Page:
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Capodimonte Royal Palace - Naples


The Royal Palace on the Capodimonte hilltop was built according to the wishes of the King of Naples, Charles of Bourbon, set over a vast green area looking out over the magical panorama of the gulf and the city, embracing Vesuvius, the San Martino hill and Posillipo, was a hunting residence and Museum site for the priceless collection of art and antiquities which he had inherited from his mother Elisabeth Farnese.
Construction work began in 1738, according to the plans and under the direction of Giovanni Antonio Medrano, an engineer from Palermo.
Work continued for over a century and the project initially by Medrano which entailed the construction of a large building on a rectangular plan (170 metres in length and 87 metres in breadth), with a mezzanine level and just two floors under the attic (30 metres in height) was successively carried out with a number of modifications and interventions by the architect Ferdinando Fuga.
The result was horizontally imposing structure, with a succession of three large communicating courtyards, internally connected by porticos, and externally with large fornixes the open onto the outside gardens.
The facades, in a rigorously Doric style with measured early 16th century taste, have a rhythm of strong architectonic elements in grey piperno stone which contrast cleverly with the Neapolitan red of the plastered walls.
The interior consists of the Royal Apartments and a series of never-ending halls created for formal activities, decorated with paintings which are mostly from the Borboun Collection and the Farnese Collection, and sculptures, furniture and elegant objects of decorative art from the 18th 19th centuries.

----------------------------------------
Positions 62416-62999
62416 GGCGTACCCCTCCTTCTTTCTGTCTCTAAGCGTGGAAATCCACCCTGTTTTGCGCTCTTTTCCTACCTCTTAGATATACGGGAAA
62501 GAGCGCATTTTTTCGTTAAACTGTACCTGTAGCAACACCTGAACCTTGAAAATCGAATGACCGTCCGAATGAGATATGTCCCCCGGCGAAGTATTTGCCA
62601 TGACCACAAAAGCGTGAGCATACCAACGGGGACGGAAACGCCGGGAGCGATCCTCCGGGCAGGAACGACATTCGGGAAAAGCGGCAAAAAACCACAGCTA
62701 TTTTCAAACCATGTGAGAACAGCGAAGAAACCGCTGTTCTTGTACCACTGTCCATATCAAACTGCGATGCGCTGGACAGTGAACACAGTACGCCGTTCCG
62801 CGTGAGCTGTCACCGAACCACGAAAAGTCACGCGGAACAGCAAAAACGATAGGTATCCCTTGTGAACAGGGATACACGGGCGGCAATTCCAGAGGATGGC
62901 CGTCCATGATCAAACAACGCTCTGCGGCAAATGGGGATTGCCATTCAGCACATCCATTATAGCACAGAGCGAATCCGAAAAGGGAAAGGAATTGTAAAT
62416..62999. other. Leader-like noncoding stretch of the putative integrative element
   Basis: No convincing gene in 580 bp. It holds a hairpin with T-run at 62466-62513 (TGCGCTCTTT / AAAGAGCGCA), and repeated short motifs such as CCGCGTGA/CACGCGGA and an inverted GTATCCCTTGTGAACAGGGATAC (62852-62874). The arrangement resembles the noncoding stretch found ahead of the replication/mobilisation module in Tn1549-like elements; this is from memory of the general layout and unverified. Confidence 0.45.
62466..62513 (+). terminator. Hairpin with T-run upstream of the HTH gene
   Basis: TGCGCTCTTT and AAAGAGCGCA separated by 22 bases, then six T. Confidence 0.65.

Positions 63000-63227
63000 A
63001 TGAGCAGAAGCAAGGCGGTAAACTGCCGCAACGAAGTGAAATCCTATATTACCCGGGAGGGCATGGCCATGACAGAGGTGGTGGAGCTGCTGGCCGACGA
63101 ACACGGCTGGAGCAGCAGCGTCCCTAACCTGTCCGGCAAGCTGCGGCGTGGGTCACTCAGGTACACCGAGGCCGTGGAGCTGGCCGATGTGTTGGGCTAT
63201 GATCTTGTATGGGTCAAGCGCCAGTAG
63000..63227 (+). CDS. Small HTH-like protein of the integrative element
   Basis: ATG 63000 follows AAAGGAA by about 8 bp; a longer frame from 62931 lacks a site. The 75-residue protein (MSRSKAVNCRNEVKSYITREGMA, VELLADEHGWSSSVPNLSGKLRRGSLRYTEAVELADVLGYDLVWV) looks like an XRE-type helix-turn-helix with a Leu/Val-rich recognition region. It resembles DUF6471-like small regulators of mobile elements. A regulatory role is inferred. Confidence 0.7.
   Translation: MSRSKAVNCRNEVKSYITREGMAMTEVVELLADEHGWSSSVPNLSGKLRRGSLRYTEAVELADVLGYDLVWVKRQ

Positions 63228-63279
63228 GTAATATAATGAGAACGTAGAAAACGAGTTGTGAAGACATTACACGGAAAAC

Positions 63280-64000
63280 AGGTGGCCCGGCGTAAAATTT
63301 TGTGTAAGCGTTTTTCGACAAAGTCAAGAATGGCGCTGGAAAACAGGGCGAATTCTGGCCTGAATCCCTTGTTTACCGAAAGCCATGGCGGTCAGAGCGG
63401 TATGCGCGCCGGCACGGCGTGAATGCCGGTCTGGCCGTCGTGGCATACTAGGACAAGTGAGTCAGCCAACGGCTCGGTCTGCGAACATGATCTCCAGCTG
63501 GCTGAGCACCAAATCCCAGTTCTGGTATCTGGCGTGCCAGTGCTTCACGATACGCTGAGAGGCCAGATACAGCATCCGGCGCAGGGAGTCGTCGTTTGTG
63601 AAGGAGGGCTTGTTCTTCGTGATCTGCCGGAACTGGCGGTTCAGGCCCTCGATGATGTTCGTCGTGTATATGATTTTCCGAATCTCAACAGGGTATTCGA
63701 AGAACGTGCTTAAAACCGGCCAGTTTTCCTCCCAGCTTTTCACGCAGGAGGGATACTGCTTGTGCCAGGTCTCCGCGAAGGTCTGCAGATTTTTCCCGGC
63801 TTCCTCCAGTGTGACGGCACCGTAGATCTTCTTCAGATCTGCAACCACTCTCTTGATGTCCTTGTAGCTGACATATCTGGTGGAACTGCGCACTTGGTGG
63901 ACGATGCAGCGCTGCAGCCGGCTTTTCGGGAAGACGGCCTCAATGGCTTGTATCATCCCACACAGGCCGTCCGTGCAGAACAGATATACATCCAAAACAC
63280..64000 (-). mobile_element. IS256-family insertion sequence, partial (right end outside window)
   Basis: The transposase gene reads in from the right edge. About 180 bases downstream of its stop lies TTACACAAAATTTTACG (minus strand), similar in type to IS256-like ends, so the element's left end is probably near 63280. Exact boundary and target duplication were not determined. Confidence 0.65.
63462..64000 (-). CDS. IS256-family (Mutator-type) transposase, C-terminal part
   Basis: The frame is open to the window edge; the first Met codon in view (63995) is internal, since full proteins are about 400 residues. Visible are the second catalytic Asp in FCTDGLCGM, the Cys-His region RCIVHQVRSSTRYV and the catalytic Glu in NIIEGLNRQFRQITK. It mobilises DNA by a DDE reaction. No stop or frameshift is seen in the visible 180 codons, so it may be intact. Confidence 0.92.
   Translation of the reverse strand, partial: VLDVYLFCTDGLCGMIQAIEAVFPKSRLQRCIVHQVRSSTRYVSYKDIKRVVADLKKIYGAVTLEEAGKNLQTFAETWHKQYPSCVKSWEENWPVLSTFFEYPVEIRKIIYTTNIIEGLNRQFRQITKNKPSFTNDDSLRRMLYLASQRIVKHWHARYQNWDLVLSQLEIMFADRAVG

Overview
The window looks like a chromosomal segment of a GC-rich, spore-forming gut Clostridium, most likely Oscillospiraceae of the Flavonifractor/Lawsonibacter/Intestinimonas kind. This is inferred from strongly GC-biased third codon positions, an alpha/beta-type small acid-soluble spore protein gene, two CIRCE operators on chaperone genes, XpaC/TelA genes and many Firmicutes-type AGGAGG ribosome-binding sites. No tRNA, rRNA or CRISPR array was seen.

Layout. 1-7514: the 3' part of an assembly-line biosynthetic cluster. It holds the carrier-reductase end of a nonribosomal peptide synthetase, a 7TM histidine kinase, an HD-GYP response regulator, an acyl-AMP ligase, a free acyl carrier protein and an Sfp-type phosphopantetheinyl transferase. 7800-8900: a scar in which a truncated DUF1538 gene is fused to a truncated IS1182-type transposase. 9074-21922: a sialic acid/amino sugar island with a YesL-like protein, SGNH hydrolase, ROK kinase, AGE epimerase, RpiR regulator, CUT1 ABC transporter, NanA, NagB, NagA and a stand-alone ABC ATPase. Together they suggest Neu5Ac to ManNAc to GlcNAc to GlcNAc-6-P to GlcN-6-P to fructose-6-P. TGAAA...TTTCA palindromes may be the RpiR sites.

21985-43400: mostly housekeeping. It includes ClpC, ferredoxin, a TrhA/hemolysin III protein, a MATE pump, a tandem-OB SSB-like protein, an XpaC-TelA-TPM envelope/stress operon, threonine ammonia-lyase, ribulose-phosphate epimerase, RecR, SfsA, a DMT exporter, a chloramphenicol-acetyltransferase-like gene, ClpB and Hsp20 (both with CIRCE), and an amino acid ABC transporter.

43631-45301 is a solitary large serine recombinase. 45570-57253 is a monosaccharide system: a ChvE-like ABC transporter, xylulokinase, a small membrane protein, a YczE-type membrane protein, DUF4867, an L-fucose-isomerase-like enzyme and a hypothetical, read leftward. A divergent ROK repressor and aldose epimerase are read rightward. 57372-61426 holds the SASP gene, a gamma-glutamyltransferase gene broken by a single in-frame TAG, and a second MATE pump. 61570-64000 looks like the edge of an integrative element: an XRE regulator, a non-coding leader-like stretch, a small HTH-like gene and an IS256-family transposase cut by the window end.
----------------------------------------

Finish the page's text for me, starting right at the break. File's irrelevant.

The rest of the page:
In 1743 for the parks, gardens and land adjacent to the Royal Palace which was still under construction, work began according to the plans of the Neapolitan architect Ferdinando Sanfelice.
His project entailed the creation of an obviously Baroque scenographic set up, filled with marble statues and games of perspective set out within the dense vegetation.
Sanfelice was also commissioned to design a small building in the wood, to house the "Royal Porcelain Factory" of Capodimonte.
Construction work on the Palace progressed slowly, due to technical problems and difficulties in the availability of materials.
Despite these delays, by the second half of the 18th century, a limited number of foreign artists, travellers and distinguished visitors had been to the Royal Museum of Capodimonte, to see the Farnese Collections of Parma, Piacenza and Rome, on display in the Palaces first completed wing.
During the French decade, 1806-1815, the Napoleonic sovereigns Joseph Bonaparte and Joachim Murat chose the Royal Palace as their habitual Court residence, hence the elegant and sumptuous furnishing in the Empire style and precious items and decorations that were brought directly from Paris.
With the Unity of Italy in 1860 the Royal Palace of Capodimonte passed to House of Savoy, without any changes to its residential function.
All the same, the collections were rearranged, and under the direction of Annibale Sacco, it was enriched by new paintings and elegant Court furnishing which were brought in from the ex-Bourbon Royal sites.
Among these is the magnificent "Boudoir" in polychrome Capodimonte porcelain created for Queen Marie Amalie of Saxony by Giuseppe Gricci, in the second half of the 18th century for the Royal Palace of Portici which reveals the elegant decorative taste of the "chinoiseries", inspired by Watteau and Bouchers French models.
In 1864, Bourbonic plans were carried out, to establish a "Modern Art Gallery" formed by the works of contemporary artists and academic paintings by mostly Neapolitan early 19th century artists.
At the end of the world war, a rearrangement of all Neapolitan Museums began, and the aim of bringing the function of the Royal Palace of Capodimonte back to that of Museum, we realised, after large scale restoration, only in 1957, when the collections of paintings and objects from medieval and modern eras, collections of Pompeii and Herculaneum antiquities, were moved there from "Real Museum Borbonico" (now National Archaeological Museum), and the new Museum structure, called National Museum and Galleries of Capodimonte was finally opened to the public. (Simona Virgilio)

National Museum of Capodimonte


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